A few year ago, I wrote a post entitled, “Why I Don’t Have Children… Yet.” Well, it’s long overdue to update that post. Now before you start congratulating me on a pregnancy or adoption, you may want to read a bit further. The children in my life now, are neither children, or mine in any biological or legal sense. In fact, what connects us and brought us together in a unique family dynamic is that we were estranged biological cousins – having only connected just a few short years ago. I am significantly older than my three cousins. In fact, their mother (my aunt) and I were only six years apart in age.
Prior to reconnecting with “the girls” (as hubby and I refer them), I had only met the eldest of these cousins when I was 18 – almost two decades earlier. It may seem unusual for some families to have such distance between relatives, but it seemed to be the norm in my family growing up.
On my mom’s side, there was little love lost between the siblings (my mom, and her brother and sisters). Developing relationships with my cousins was extremely challenging growing up because of all the bickering and stubbornness from the authority figures in our lives. Yep, I’ll say it here, and I will probably get some grief for it, but keeping the cousins from each other because of adult pettiness was extremely selfish. I’m not sure why we were forced to live with the sins of our parents, but that’s how it was. In some ways, it’s still like that. We have a very fractured family. It’s never been cohesive, save for perhaps a few short months before my Nanny passed away.
I hadn’t seen my Nanny in 15 years when she showed up at my mom’s door to tell her that she had terminal pancreatic cancer. She only had six months to live and wanted to get to know her grandchildren, and reconnect with her daughter. Nanny lived for two years and during that time I got to know her, and I also began to realize how much I’d been robbed of growing up. One of our funniest exchanges was when she saw me for the first time after all those years. I was an angry teen goth girl, and I wore the clothes and make-up to prove it. Nanny looked at me and said, “I guess those pink sweaters with the kittens on them that I’ve been sending you for Christmas over the years wasn’t a good choice.”
So, for a brief time there, Nanny brought us all back together. Of course, it took a tragedy for us to start acting more like a family, but that’s how it was for my maternal relations. Shortly, after my Nanny died, the bickering and hostility started again. Nanny’s death was followed by my Gramps’ passing, which again brought the family together for a brief period. Following my Gramps’ death we lost one more family member, my youngest aunt and “the girls’” mother. She was 34 when she passed away from ovarian cancer.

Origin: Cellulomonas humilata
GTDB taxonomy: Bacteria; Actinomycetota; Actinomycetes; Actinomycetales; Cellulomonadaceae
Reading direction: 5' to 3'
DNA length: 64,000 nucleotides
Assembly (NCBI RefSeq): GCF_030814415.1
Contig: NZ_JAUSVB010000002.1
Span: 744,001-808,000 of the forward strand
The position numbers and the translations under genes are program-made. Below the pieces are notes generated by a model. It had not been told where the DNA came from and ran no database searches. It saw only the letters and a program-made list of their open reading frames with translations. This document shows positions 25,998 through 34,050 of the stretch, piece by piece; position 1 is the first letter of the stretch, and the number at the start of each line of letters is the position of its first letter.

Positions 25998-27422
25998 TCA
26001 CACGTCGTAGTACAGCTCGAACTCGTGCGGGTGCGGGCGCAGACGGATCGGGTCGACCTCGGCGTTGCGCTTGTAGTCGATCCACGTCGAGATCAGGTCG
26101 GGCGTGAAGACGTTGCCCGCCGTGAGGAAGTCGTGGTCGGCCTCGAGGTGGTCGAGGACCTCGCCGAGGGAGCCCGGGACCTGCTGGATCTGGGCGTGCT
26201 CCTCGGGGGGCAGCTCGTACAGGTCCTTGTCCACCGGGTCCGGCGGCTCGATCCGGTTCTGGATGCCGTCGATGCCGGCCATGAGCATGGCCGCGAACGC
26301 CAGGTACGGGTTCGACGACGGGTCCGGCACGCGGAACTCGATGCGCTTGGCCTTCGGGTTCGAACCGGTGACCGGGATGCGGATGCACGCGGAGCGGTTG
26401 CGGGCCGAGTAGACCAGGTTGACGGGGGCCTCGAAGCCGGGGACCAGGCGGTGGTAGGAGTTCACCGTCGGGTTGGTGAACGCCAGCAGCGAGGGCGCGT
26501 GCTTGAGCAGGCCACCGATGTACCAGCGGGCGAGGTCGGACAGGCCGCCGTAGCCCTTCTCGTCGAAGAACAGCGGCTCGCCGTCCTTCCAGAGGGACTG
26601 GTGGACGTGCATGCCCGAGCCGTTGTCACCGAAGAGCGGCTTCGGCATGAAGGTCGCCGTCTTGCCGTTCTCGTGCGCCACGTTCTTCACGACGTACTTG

This is where I’ll confess now. I did not attend my Gramps’ memorial, nor did I attend my aunt’s. There were monetary factors that made it difficult to travel at those times, but I also didn’t want to be there to witness yet another family funeral gathering. It was the only time I saw that side of my family, and I was just done. In fact, my mother wasn’t even speaking to her youngest sister when she passed away. I also was pretty bitter about Gramps’ death. I wasn’t going to sit around and watch people shedding crocodile tears for a man they barely visited. My biological family were practically strangers to me.
Now don’t feel too bad for me. I was blessed with an amazing step-family while growing up. I have the best Dad I could ever ask for, and he’s not my Dad because he has to be or because we share genes. He’s my Dad because he wants to be. He chose me and my brothers. To me, that is very special. In addition to my Dad, I have amazing aunts and uncles, and cousins that I share no biological relation with, but we have a very deep familial connection. They have been my family for as long as I can remember, and even after my Mom and Dad went through a very messy divorce, they were still there for me and my brothers. They were still my family.
In the last ten years, I’ve had the pleasure of finally getting to know my biological maternal cousins. I do not know my paternal side, but that’s another story, for another day. It took awhile to get us all together, but it finally happened one summer day. We finally all came together in one spot, not for a funeral, but for a celebration. It was an amazing day. Now that we’re all older, we don’t have to concern ourselves with whatever issues might be going on with our parents. We can choose to keep in touch and get to know each other, and for the most part, we have.
While getting to know my deceased aunt’s girls, I learned of some very tragic history and personal struggles. You see, shortly after my aunt passed away, “the girls” began having less and less contact with their mother’s side of the family. When family did inquire about seeing them, they were denied. Very few of us in the family had any clue about how they were growing up following their mother’s passing. Now, I won’t go into details about their upbringing because that is their story to tell, not mine, but I do want to address some of the concerns that some people have with our relationship with “the girls”.